A debate about whether MEJA would apply to these contractors centered on one question: whether State Department security contractors, including Blackwater, could be said to be supporting a Defense Department mission in Iraq, and thus be considered “employed by the Armed Forces” as it is defined in the law.

Yet, whether the court ultimately decides that MEJA, as it stands, is applicable to DOS contractors in this instance or not does not mean there isn’t room for improvement in the law.

Now is the time to pick up the ball again and continue moving forward. We shouldn’t wait for the next Nisour Square to contemplate whether U.S. law has kept pace with U.S. companies that regularly operate internationally, often in high-risk environments like conflict zones. It’s not hard to imagine that the next case won’t involve a DOD mission at all, and we’ll be scrambling for law and order, again.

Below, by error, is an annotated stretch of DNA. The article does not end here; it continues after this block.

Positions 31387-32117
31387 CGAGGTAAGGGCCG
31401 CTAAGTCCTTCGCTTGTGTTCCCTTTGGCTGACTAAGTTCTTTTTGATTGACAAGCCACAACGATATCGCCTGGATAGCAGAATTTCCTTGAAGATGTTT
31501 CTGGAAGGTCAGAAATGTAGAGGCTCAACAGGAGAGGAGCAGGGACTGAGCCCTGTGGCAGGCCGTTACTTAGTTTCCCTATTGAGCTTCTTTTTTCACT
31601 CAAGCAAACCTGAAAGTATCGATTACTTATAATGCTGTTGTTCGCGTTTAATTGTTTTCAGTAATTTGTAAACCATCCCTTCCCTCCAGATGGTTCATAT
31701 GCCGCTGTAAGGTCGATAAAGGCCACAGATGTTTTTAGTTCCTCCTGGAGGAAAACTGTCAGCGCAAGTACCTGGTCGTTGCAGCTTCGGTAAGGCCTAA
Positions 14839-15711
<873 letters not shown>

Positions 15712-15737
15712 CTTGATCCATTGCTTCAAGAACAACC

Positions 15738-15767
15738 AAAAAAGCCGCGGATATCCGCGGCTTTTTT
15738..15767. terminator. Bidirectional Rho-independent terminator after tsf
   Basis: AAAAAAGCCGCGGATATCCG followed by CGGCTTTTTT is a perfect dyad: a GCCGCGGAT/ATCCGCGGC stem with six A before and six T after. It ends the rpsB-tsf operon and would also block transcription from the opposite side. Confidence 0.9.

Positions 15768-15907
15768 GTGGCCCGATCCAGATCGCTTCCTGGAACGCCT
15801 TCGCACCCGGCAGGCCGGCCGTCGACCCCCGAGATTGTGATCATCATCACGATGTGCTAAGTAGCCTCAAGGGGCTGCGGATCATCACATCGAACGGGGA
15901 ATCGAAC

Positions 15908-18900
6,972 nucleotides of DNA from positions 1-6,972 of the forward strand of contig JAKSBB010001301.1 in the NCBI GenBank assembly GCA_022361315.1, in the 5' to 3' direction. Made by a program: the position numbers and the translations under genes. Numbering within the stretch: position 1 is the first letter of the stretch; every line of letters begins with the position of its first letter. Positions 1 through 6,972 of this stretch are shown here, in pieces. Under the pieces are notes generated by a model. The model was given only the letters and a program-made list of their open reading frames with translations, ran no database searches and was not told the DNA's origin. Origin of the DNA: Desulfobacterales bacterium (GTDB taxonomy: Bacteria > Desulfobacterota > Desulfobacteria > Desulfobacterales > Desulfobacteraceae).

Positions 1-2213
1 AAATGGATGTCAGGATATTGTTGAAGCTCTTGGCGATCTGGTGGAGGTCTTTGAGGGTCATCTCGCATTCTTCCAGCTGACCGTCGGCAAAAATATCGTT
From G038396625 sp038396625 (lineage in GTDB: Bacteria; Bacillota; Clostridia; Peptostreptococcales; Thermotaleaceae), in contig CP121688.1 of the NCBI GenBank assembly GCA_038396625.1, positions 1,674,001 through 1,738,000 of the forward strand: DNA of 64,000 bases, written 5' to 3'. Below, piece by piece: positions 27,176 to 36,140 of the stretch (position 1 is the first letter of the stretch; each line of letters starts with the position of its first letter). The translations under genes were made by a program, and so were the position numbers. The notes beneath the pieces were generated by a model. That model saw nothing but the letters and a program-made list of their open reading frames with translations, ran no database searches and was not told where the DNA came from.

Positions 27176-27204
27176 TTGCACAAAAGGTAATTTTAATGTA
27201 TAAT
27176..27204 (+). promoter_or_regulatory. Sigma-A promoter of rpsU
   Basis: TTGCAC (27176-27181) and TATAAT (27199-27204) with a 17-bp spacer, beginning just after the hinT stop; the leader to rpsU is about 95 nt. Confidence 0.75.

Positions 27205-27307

On September 16, 2007, the fury that must have existed in Nisour Square set off another nucleus of confusion and activity – once the killings were known, the issue was what could be done about them. Representative David Price (NC) was already on top of the issue, introducing a bill and leading an effort in the House to expand and clarify MEJA and better regulate the military and security industry. Senator Barack Obama led the cause in the Senate.

With Senator Obama now President-elect Obama, let’s hope that the move to the White House will bring not only fulfillment of promises to be a better neighbor in our foreign affairs but also that our new President will continue to support the efforts of his tireless colleagues in Congress to set the stage for a more humane way for the United States to do business.